I do both depending on what the final product needs to look like. On the Tree of Life image below, I stained the plywood with cinnamon dye stain and then put about five coats of polycrylic over it. Once it had cured a bit, I put it in the S03 to cut the image.The lines here are natural
In some cases, I want the lines to be white as in this Tree of Life version. Here, I painted the surface green, applied four to five coats of poly and routed the pattern. Then I slopped paint into the routed lines. When it dried, I sanded it with 220 grit sandpaper, which removed the paint outside of the lines but didn't dig into the green because of the 4 to 5 coats of poly.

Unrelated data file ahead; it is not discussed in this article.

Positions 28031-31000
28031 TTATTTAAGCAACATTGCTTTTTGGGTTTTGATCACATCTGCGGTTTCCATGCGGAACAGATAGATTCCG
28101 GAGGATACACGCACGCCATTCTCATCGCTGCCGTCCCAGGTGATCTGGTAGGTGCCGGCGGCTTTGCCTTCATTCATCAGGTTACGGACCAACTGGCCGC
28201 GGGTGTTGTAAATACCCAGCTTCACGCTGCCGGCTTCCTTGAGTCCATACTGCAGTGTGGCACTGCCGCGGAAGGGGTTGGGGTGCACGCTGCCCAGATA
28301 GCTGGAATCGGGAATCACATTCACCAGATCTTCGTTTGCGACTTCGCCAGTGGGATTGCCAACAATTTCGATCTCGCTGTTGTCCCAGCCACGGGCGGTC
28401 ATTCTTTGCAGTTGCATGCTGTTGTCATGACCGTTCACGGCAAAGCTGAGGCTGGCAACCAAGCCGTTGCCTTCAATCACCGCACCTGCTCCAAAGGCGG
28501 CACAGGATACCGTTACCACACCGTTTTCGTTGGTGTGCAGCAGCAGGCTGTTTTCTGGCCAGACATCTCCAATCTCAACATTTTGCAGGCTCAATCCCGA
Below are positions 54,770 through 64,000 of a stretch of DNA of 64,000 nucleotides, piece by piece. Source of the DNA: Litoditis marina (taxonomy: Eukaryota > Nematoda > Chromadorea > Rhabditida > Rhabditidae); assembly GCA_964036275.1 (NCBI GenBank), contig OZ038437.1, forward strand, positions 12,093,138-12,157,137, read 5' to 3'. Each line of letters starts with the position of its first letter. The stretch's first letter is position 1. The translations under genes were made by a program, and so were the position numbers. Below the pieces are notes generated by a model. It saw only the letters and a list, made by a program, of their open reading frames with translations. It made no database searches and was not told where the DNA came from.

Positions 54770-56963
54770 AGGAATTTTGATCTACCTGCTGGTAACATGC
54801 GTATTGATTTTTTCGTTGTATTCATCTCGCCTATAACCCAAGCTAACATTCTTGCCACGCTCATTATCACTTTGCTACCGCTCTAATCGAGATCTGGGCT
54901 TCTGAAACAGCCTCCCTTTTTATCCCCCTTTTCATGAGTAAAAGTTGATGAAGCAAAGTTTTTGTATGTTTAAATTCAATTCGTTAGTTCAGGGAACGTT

Finally, there are times when I want dark lines. In that case, I'll rout the lines first and then apply the stain. The stain will clump up in the routs and be much much darker than the rest of the surface. Even light stains like honey will be very dark in the grooves.
One of the advantages of using poly before cutting is it can help hold down the expansion of the wood after routing the lines. Often, the routed lines will expand a little more in cross-grain areas once they get hit with a waterbased finish which will lead to uneven line thicknesses. Putting the poly on before cutting the lines seems to reduce this a little. Don't use waterbased, you say. I can't use oil-based stuff because my neighbors (rightfully) complain about the odor.